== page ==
As he grew into the athletic, 6-foot-2, 190-pound guard he is today, Rozier worked on what Young said was already a well-rounded game. He took challenges personally, set goals, and worked diligently to accomplish them.
“He always competes,” Young said. “When you’re doing drills, he wants to get the maximum out of the drill. He wouldn’t go half-speed like some kids would do.”
That hard work translated to the court. In 2012, after the Raiders had come up short in previous postseasons, Young put the onus on Rozier.
“I kind of challenged him, and I said, ‘Man, you’re not doing well against our rival,’” the coach said. “And he said, ‘It won’t happen this year. Coach, I guarantee you I’ma get you out and get you to the regionals.’”
“If you challenge him,” Young said, “it motivates him to higher heights.”
After the crowd of reporters at his locker had dissipated, their jones for jersey tidbits sated, Rozier took a moment to consider his situation.
Three years after being drafted no. 16 overall, two-plus years after a stint with Boston’s G League affiliate in Maine, and nearly a month after Irving was ruled out for the season, the point guard is getting the most run of his professional career on the biggest stage possible at this point in the season.
He’s starting at point guard, with the ball in his hands early and often, for the East’s no. 2 seed. And if the injury-ravaged Celtics are going to stay alive against the favored 76ers, he needs to keep playing like he belongs in the top tier at his position.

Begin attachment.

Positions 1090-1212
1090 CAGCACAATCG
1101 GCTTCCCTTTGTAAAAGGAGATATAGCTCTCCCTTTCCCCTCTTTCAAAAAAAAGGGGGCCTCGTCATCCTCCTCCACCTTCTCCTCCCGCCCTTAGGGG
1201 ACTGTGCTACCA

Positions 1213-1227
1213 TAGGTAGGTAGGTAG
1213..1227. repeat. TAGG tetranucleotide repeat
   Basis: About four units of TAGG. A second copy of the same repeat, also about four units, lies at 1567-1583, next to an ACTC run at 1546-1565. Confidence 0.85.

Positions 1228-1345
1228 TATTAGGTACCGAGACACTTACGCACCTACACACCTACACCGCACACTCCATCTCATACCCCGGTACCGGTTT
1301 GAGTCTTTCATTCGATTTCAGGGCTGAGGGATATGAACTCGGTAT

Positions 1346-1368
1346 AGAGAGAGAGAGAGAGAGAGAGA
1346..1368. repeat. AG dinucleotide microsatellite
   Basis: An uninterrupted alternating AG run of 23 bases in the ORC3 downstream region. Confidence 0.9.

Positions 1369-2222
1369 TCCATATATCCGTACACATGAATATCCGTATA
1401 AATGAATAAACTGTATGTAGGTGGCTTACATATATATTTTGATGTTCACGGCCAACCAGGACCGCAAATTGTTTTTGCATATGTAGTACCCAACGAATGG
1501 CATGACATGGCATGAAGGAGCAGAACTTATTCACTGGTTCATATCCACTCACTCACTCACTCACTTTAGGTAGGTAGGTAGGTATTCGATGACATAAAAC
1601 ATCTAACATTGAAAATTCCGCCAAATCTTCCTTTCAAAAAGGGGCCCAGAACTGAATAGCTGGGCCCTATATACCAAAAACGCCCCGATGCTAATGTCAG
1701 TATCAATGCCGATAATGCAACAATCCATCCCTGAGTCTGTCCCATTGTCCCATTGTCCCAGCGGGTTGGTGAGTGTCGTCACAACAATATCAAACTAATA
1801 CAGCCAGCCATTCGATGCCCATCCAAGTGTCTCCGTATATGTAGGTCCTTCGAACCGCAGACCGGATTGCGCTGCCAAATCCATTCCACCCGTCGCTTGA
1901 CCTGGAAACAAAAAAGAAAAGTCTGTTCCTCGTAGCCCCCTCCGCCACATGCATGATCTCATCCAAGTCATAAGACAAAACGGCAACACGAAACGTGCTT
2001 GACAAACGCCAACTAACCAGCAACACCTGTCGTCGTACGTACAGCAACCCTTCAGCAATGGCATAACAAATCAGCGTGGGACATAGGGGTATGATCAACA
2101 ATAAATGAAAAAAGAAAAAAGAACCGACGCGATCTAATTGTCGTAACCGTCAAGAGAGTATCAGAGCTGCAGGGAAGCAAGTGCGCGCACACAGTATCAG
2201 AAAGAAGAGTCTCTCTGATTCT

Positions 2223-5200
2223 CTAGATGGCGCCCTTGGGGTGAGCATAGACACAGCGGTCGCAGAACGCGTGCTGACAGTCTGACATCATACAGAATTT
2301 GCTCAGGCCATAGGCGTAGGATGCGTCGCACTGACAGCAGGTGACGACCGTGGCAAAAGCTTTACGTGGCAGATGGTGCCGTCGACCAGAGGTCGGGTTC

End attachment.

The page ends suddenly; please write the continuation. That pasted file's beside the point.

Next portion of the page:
“This league is all about opportunities,” he said, quiet, confident. “And hard work. And progressing. It’s an opportunity for me, so I definitely wanted to take advantage of it the best way I could.”
A good defender and a quality pick-and-roll playmaker, Rozier’s averaging 19 points, 6.6 assists, and 4.8 rebounds per game in the playoffs, each of those averages an uptick from his regular-season numbers (11.3, 2.9, and 4.7, respectively). He’s scored 23 or more points four times in eight playoff games, including Monday night’s 29-point outburst.
He scored 23 or more points in a game only three times in 80 regular-season games. He started just 16 times, spending most of the season spelling Irving at the point and running Brad Stevens’s second unit.
Against Joel Embiid, Ben Simmons, and Co. in Game 1, Rozier displayed a diverse offensive game. He splashed a pull-up 3 after a fumbled exchange with Aron Baynes pushed the ball out toward the arc. He got Marco Belinelli moving backward with a burst, stopped on a dime, and hit an elbow jumper. He hit Al Horford in the post off a pick-and-roll for a bucket. And he pulled down a defensive rebound in traffic, pushed it hard upcourt, and when no Sixers defender stepped in front of him, took it all the way to the rim for a finger roll.
He also shot 7-for-9 on 3-pointers, leading a Boston attack that made 17 treys in Game 1, to improve his 3-point percentage at home in the playoffs to 56.8 percent (21-for-37). That’s obviously unsustainable (he shot 38.1 percent for the season), and Rozier’s shot just 25.9 percent from deep in three road games—in which his performance has clearly dipped—but it was a large part of the Celtics’ 117-101 win.
“Give the Celtics credit for getting to our shooters,” Philadelphia coach Brett Brown said postgame Monday, after the Sixers shot 19 percent from 3. “I think that when we all go away, we’re gonna look at the 3-point line from their perspective and look at the 3-point line from our perspective. Therein lies a lot of the story.”